Ukrainian Cuisine


Ukrainian cuisine isn’t the lightest type of cuisine, similarly to Polish cuisine. It is mostly rather fat and difficult to digest dishes. The most popular dishes are made from flour, groats and potatoes, often poured with sour cream or fat.


Ukrainian cuisine – the characteristics

The Ukrainian cuisine got its character thanks to the influence of foreign cultures. We can find a bit of taste and influence from Lithuania, Ormiania, the Tatars, Poland, Jews, and many similarities from Romanian and Moldavian cuisine. This is because of a quite complicated history of the country, and also because of the multicultural people living in Ukraine.


It’s also tough to talk about the homogeneous culinary tradition, because in the Ukrainian territory you can clearly see a strong regional separation. On the Crimea peninsula you can find influences from the cultures of the Tatars, Jews and Russian people. Their manifestations are filling up meat dishes from the Tatars’ cuisine, which are mostly made from lamb. The most characteristic dish from Crimea cuisine is plov – rice with meat and vegetables.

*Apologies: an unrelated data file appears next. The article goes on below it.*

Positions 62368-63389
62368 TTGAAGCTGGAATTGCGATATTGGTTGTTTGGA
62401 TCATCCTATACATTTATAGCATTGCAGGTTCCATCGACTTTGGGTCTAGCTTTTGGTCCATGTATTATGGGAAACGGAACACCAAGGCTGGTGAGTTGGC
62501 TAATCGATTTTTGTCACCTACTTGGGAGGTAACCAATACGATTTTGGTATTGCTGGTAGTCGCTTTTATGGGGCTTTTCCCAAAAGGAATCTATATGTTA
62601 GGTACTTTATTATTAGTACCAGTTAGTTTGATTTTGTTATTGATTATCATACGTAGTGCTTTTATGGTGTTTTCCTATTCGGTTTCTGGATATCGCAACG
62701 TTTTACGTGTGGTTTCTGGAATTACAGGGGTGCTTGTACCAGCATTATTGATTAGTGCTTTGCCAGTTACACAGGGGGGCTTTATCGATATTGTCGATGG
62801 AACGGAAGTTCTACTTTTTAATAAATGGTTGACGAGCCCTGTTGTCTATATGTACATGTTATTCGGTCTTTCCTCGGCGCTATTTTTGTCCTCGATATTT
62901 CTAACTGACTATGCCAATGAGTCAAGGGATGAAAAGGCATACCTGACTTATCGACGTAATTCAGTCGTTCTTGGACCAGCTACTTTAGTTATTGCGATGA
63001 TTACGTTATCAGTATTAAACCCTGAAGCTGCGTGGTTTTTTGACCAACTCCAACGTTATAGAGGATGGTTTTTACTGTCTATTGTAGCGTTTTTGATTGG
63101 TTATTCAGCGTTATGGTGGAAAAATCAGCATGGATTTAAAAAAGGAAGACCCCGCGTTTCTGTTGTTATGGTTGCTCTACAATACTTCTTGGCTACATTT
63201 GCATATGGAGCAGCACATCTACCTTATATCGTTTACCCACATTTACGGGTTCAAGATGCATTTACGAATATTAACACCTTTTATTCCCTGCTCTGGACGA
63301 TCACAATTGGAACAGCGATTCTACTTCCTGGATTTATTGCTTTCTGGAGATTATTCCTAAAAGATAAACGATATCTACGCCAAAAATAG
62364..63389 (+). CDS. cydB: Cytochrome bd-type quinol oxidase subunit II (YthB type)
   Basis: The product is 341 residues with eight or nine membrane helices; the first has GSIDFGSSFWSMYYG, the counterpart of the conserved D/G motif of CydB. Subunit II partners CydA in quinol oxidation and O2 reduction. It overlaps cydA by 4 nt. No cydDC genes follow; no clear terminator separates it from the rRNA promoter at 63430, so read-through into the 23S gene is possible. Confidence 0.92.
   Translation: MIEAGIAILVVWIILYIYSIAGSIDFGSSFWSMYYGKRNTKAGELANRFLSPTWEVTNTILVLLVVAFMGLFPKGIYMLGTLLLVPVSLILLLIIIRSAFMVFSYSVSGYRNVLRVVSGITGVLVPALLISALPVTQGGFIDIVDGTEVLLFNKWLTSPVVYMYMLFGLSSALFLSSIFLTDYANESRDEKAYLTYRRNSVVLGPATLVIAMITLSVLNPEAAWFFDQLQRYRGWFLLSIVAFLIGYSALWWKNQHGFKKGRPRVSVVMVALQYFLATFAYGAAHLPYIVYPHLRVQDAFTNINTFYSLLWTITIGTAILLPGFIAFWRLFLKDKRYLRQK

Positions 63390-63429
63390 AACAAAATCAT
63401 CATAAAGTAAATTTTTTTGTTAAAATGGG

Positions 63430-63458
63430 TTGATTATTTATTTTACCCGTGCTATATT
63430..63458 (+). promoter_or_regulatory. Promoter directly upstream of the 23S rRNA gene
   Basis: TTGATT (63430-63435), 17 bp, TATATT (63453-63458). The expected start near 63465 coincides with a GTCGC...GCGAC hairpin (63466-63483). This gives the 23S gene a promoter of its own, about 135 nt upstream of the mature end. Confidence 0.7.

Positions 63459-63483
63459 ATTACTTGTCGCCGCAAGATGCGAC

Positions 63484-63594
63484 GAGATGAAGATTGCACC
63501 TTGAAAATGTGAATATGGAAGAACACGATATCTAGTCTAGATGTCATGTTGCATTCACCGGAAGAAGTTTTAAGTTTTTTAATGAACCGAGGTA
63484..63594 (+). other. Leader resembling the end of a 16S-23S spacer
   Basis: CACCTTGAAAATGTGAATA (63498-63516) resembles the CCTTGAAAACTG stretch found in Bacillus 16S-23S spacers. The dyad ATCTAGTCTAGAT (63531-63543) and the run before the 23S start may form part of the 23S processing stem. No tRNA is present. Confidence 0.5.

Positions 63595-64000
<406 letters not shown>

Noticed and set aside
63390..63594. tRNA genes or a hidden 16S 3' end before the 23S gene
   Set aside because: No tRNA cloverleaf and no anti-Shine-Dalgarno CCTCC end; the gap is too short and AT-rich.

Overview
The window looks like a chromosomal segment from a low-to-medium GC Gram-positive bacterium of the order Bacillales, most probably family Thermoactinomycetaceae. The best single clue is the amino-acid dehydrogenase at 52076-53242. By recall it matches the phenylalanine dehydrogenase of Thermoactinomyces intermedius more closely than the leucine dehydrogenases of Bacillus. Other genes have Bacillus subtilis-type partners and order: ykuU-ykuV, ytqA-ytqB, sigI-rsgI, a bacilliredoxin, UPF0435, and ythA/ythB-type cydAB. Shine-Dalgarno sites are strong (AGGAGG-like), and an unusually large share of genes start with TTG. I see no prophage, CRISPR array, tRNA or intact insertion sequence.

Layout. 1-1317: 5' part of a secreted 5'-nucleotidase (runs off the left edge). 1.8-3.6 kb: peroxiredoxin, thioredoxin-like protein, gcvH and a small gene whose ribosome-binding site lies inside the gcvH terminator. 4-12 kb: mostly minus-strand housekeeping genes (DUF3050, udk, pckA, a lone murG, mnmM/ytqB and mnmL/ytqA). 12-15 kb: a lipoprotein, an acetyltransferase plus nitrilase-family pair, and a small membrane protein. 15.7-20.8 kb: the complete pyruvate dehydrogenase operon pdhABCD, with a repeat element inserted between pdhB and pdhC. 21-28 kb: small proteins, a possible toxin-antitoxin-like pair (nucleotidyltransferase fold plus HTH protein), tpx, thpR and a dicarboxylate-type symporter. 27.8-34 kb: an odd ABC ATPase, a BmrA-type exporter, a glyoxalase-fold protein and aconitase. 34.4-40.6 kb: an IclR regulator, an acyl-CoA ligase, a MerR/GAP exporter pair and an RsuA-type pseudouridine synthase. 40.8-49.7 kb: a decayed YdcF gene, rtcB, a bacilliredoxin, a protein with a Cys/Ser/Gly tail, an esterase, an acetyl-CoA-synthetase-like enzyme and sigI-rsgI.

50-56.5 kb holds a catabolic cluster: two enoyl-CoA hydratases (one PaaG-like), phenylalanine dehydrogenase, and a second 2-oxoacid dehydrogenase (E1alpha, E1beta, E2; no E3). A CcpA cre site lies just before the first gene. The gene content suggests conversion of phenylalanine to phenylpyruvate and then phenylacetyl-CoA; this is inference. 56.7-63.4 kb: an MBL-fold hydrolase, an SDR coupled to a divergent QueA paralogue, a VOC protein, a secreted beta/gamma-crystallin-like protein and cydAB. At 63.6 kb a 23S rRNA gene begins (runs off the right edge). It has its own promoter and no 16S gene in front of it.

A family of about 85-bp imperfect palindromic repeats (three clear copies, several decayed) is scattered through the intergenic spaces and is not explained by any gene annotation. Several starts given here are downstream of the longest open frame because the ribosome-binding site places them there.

The largest influences from Romania can be found in Bukovina. This is the place where you can try Romanian and Moldavian hominy – densely cooked corn groats, which is characteristic for this region. It is usually served on a plate in a form of knolls shaped by the bowl, and it is carved with a thread. It is a perfect addition to the main dish, but it can also be served solo with greaves and spicy sheep cheese